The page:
CODIS is not the first database system to be established in the world. It was the NDNAD (National DNA Database) from the United Kingdom, in 1995. By the end of 1998, the national DNA database systems were introduced in Austria, Germany, Netherlands, New Zealand, and Slovenia.

In India, no such database system has been established yet. However, it was decided to follow the UK’s example of setting up a DNA database and a bill named The DNA Technology Regulation Bill was proposed in the Lok Sabha in July 2019. It was then sent to the Parliamentary committee where it was criticized for its misuse and ethical issues. 


Various statistical reports around the world have shown the growing rate of crimes against human beings and their investigation is time-consuming. DNA analysis has been proven useful in the accurate identification process.

Therefore it is important to establish DNA databases like CODIS in every nation to help in providing justice through the use of DNA profiles. It is not only useful in determining conviction but in some cases, it has been proven helpful in verifying innocence.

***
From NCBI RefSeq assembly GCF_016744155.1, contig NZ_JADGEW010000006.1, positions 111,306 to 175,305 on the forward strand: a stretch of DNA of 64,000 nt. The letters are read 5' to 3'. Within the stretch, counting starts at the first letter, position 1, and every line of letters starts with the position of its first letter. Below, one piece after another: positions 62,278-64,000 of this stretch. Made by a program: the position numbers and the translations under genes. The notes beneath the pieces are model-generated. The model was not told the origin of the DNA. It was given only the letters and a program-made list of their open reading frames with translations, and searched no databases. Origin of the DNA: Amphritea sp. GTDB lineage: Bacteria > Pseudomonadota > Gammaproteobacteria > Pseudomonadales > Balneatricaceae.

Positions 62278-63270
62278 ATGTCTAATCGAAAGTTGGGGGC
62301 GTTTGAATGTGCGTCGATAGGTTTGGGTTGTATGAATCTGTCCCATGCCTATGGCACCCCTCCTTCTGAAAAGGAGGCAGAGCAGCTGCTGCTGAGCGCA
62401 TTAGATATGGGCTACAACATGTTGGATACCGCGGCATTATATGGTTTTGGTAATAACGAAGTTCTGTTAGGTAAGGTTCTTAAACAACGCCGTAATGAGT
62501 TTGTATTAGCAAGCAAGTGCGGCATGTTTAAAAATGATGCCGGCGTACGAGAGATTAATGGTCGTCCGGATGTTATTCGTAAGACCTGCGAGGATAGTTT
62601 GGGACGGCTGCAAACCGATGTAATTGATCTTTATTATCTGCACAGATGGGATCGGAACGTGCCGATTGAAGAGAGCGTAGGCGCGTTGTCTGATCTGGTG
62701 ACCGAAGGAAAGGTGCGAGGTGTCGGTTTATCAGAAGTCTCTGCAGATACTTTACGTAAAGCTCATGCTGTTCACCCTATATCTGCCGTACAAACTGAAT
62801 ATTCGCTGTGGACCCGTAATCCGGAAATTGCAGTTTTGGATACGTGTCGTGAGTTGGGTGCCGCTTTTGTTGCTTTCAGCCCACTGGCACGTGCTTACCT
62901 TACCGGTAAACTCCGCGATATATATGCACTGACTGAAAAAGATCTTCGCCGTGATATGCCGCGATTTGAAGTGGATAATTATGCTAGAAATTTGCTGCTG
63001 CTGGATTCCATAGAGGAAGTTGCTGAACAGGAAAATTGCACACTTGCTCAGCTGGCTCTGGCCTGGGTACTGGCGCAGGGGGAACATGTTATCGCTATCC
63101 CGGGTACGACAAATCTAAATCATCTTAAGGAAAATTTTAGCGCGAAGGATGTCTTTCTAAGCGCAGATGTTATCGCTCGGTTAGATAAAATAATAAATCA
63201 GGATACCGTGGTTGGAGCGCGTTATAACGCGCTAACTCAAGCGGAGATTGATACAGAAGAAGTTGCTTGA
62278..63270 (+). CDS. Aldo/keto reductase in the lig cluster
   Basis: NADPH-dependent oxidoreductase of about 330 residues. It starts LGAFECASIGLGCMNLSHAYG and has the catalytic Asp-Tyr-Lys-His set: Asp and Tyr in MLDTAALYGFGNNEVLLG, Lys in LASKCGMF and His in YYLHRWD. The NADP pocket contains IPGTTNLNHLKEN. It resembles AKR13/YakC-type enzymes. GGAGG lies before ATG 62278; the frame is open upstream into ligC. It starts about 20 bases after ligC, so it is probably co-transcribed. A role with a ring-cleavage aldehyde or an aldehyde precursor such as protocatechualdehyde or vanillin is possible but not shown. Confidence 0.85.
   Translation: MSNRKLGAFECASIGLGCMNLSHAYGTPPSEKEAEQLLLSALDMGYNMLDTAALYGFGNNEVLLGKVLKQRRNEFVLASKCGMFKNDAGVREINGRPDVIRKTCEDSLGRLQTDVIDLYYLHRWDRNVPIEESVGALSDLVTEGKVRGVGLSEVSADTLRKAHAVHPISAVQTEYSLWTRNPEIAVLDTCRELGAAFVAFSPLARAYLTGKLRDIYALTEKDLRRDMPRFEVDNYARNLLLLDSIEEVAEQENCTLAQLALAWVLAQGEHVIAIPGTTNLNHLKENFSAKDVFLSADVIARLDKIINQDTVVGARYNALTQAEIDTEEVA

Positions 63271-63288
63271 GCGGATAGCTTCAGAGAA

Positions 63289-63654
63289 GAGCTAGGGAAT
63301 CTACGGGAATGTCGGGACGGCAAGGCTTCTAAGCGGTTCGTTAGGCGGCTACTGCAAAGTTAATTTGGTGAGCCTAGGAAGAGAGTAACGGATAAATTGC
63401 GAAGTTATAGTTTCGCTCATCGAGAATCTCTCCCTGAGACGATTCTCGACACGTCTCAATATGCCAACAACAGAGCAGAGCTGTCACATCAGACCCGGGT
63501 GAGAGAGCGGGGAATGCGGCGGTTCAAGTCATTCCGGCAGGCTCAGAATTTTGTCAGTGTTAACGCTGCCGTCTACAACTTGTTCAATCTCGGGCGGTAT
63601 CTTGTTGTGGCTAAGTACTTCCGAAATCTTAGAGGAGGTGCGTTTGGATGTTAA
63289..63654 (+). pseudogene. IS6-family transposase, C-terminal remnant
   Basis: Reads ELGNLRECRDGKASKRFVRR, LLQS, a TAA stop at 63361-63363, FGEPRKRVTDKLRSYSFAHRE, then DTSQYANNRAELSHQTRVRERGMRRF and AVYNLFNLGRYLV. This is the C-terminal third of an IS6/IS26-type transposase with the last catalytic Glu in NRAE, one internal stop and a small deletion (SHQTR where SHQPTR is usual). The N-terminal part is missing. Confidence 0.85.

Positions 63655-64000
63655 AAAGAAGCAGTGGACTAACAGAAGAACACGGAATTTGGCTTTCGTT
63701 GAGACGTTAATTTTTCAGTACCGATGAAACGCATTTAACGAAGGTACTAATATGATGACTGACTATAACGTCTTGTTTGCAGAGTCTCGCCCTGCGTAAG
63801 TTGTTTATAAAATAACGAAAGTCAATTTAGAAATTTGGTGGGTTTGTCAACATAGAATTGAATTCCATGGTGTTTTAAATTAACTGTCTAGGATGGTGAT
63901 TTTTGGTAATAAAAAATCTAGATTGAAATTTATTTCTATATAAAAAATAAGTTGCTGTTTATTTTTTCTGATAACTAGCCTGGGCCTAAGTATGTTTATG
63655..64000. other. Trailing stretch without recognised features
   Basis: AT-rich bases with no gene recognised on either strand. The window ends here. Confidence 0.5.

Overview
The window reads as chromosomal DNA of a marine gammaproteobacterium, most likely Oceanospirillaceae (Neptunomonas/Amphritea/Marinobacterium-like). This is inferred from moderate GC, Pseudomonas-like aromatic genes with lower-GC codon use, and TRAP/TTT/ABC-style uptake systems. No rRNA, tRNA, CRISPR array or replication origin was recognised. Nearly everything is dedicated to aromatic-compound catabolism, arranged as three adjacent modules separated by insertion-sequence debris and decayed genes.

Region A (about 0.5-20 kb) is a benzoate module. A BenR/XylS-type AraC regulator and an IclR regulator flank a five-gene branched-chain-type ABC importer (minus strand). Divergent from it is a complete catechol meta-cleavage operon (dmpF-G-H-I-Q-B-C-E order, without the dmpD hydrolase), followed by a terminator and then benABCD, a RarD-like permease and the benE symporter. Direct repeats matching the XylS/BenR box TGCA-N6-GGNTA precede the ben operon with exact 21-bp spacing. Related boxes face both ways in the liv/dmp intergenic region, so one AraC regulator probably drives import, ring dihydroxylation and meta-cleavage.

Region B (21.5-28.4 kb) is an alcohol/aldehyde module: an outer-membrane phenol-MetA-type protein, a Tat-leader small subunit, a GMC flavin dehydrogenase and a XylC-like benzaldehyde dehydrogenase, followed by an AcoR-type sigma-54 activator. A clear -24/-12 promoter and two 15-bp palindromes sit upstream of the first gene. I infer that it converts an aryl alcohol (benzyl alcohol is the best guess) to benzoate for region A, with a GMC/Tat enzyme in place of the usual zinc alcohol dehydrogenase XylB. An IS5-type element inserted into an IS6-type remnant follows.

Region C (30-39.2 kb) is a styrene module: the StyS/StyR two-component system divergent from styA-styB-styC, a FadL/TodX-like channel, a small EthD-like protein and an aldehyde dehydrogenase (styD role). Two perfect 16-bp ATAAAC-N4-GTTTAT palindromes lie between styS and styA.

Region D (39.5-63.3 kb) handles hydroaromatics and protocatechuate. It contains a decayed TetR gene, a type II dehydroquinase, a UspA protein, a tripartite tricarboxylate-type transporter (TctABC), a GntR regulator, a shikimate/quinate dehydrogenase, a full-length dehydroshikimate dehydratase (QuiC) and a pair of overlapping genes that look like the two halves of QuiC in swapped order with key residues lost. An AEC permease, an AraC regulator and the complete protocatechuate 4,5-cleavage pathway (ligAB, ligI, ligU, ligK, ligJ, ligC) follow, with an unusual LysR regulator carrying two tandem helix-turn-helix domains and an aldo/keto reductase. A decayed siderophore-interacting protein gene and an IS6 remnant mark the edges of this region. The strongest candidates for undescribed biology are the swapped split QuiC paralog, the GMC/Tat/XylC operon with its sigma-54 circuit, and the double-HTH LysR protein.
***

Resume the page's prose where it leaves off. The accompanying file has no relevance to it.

Also Have a Look at:

Frequently Asked Questions

1. Who Invented CODIS?

CODIS was maintained and invented by the Federal Bureau of Investigation.

2. Has CODIS Ever Been Hacked?

CODIS is maintained and protected by FBIs encryption and firewalls and is very secure. Hence, the CODIS has never been breached.

3. Why Was CODIS Originally Created?

CODIS was invented to create a database of the state’s convicted criminal’s DNA profile and use it to solve crimes for which no suspect is under the radar of investigators.

Categories: Fingerprints